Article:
Competition Law Drug Regulation

All You Need to Know About the New CCI Policy on Healthcare-Part I

It’s been around a week since the CCI released its press release on its policy note on ‘Making Markets Work for Affordable Healthcare’. In the past, the CCI has recognized the need to address issues in the healthcare industry on several occasions. For instance, it has observed in a past order that the lack of competitive forces in the pharmaceutical market has resulted in “innovative business practices, superior services, consumer choice, lower prices, etc.” taking a back seat. (In fact, the press release itself notes that the CCI has received “around 52 cases pertaining to the pharmaceutical and healthcare sector”.) This “first of its kind” policy note addresses issues of transparency of information and affordability of drugs in the healthcare industry and provides solutions for the same.

The Policy Note: It’s a great start…

Noting that the “information asymmetry” pervading the industry is resulting in restriction of consumer choice, the CCI pointed out four main issues and also gave related recommendations for dealing with the same:

  1. Role of intermediaries in drug price build-upThe CCI noted that high trade margins have majorly contributed to high drug prices. Trade margins are the difference between the price at which manufacturers or importers sell to trade (“price to trade”) and the price at which patients avail the drugs (“maximum retail price”). The CCI recommended that high drug prices can be evaded by effective procurement and distribution of drugs, including e-trading of drugs.
  2. Quality perception behind proliferation of branded genericsAccording to the CCI, the Indian market is filled with “branded generics which limit generic-induced price competition”. Note that branded generics are “drugs which are produced/marketed by the companies under their registered brand names/trademarks but their active pharmaceutical ingredients or process of manufacturing are not patented by them.” It was recommended that quality perception of these drugs should be addressed by ensuring that they adequately comply with quality control measures and regulations. The CCI also recommended combating the practice of artificial product differentiation with a “one-company-one drug-one brand name-one price policy”.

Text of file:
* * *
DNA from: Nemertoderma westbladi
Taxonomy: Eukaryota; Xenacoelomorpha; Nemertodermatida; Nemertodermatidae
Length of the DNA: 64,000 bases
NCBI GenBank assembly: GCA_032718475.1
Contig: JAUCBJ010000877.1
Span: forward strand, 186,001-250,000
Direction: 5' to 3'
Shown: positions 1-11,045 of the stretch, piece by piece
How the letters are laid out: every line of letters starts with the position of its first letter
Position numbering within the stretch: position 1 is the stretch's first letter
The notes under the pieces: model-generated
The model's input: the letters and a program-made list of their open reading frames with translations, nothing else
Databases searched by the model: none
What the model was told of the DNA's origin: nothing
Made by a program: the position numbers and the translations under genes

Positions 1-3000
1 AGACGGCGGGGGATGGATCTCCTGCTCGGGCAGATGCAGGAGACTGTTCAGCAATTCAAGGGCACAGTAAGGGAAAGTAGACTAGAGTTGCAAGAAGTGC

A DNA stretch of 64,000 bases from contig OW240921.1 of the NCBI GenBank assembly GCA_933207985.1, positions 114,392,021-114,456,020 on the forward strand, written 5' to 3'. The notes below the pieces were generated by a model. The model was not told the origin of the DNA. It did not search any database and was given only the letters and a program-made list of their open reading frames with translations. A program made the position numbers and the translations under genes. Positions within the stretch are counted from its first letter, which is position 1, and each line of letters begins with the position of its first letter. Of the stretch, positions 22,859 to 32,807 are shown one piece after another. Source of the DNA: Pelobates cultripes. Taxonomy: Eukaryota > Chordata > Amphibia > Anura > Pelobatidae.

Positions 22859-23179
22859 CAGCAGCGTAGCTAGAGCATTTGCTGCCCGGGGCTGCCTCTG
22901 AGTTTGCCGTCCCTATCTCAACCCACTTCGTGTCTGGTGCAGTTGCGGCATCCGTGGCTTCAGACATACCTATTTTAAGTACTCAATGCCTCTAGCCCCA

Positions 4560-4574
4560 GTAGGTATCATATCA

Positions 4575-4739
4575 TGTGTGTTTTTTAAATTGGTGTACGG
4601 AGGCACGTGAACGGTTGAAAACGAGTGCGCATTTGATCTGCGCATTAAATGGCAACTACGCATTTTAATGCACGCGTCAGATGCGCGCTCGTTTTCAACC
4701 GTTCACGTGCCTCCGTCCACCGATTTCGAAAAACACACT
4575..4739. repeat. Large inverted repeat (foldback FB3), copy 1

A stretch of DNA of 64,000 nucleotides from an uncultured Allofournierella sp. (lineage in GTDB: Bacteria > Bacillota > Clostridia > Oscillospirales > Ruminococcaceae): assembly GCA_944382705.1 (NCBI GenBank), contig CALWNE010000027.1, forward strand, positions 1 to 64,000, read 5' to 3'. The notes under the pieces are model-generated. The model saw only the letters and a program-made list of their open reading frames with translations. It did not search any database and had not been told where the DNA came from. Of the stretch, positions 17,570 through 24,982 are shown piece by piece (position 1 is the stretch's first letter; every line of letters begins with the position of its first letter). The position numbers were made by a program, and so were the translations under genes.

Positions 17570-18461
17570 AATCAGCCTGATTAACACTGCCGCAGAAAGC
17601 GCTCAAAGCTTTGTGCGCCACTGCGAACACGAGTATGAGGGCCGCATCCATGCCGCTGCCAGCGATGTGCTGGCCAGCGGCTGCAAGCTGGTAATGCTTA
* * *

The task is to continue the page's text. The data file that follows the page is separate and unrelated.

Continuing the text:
3. Vertical arrangements in healthcare services: The CCI made several recommendations such as issuing of periodic validated data by hospitals regarding mortality rate, infection rate etc. for better consumer choice, hospitals allowing consumers to purchase products from pharmacies outside, and not just in-house pharmacies, ensuring uniform quality of standards applied for accrediting diagnostic labs across India and ensuring portability of patient data between hospitals to aid hospital switching and to prevent lock-in effect.
  4. Regulation and competition: The CCI noted that multiplicity of regulators at Centre and State level has led to lack of uniformity in implementation of regulations and suggested the promulgation of a mechanism under the Central Drugs Standard Control Organization to harmonize these regulations. It further recommended to make “approval of new drugs time-bound along with publication of detailed guidelines”.

Finally, the CCI also noted the issues of lack of healthcare professionals (attributable to the high cost of medical education) and inadequacy of health insurance.

…but what’s really in it for us?